As the virus continues to mutate, T-cell recognition of newer variants may be lost, the researchers cautioned. That could lead to decreasing overall protection by the immune system.
Despite the fact that T-cells were still able to recognize parts of the spike protein, called epitopes, including those in the omicron variant, recognition was worse in seven of 10 epitopes that were mutated in different variants, the study found.
“Our paper shows that although most people have a diverse T-cell response against the virus, some responses are less effective against omicron. As further variants of concern are identified we will need to consider carefully how new viral mutations affect T-cell recognition,” said lead study author Heather Long, an associate professor in the Institute of Immunology and Immunotherapy at the University of Birmingham in England.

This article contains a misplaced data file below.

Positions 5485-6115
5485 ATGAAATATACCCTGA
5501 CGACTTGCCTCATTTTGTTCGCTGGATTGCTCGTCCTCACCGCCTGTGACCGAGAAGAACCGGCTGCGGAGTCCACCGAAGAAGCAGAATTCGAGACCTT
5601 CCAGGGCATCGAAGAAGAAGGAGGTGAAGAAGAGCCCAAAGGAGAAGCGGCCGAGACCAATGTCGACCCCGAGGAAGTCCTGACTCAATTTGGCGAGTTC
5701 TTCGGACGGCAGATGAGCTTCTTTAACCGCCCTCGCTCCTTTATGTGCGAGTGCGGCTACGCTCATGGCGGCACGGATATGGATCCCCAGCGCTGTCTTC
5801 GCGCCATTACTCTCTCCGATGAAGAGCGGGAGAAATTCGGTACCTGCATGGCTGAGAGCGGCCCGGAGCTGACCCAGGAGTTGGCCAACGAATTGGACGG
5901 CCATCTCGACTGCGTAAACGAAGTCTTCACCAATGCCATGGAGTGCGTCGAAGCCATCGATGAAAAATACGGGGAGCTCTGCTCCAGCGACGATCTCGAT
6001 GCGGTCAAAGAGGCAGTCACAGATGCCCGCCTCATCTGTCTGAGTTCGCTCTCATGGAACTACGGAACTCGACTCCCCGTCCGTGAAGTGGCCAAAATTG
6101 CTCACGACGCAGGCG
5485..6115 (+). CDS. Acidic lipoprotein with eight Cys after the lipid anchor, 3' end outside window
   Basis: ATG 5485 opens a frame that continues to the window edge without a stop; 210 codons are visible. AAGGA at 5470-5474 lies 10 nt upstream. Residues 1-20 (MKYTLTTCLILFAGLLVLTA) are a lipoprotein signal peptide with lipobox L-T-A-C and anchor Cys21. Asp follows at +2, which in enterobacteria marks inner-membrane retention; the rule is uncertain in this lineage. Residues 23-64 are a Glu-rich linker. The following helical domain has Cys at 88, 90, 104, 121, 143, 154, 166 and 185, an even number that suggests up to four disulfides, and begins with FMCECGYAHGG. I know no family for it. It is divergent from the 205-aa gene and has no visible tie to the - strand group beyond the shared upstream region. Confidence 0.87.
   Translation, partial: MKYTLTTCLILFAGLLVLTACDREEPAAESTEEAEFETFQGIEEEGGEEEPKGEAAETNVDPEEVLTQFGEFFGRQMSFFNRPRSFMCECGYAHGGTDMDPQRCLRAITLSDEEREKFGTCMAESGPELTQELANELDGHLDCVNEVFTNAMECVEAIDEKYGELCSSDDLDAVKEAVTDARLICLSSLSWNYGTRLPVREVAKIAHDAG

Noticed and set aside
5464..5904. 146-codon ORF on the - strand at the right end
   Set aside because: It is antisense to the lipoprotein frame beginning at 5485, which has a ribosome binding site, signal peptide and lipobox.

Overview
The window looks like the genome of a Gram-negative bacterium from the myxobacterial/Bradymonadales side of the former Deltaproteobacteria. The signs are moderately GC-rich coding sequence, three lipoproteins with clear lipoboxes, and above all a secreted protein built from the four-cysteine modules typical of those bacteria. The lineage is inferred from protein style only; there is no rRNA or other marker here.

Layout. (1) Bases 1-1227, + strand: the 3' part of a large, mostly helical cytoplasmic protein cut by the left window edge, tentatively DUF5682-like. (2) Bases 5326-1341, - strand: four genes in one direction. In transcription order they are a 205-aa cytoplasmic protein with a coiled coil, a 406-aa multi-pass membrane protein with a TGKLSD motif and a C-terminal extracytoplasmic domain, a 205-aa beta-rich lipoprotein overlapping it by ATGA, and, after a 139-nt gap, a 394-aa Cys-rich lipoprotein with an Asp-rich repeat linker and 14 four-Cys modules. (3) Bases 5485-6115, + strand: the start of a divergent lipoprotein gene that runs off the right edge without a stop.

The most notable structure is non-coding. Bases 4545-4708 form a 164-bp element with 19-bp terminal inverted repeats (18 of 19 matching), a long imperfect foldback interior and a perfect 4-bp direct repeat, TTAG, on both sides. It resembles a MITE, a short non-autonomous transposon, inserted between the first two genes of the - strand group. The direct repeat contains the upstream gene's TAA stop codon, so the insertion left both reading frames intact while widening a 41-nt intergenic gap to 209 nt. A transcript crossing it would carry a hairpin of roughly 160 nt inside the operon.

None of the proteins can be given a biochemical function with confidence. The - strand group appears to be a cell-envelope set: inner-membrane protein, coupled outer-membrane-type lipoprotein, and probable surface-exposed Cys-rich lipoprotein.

“The vaccines currently in use are still vital to protect us from COVID-19,” Graham Taylor, an associate professor in the institute, added in a university news release. “Should SARS-CoV-2 continue to mutate to evade the immune system, our findings will help researchers to develop new vaccines better suited to those variants.”
As part of the study, researchers tested CD4+ T-cells collected early in the pandemic from health care workers who were infected with COVID-19.
The findings were published Dec. 1 in Nature Immunology. The study was funded by the National Institute for Health and Care Research, the research partner of the National Health Service in the United Kingdom.
The U.S. Centers for Disease Control and Prevention has more on COVID-19.
SOURCE: University of Birmingham, news release, Dec. 1, 2022
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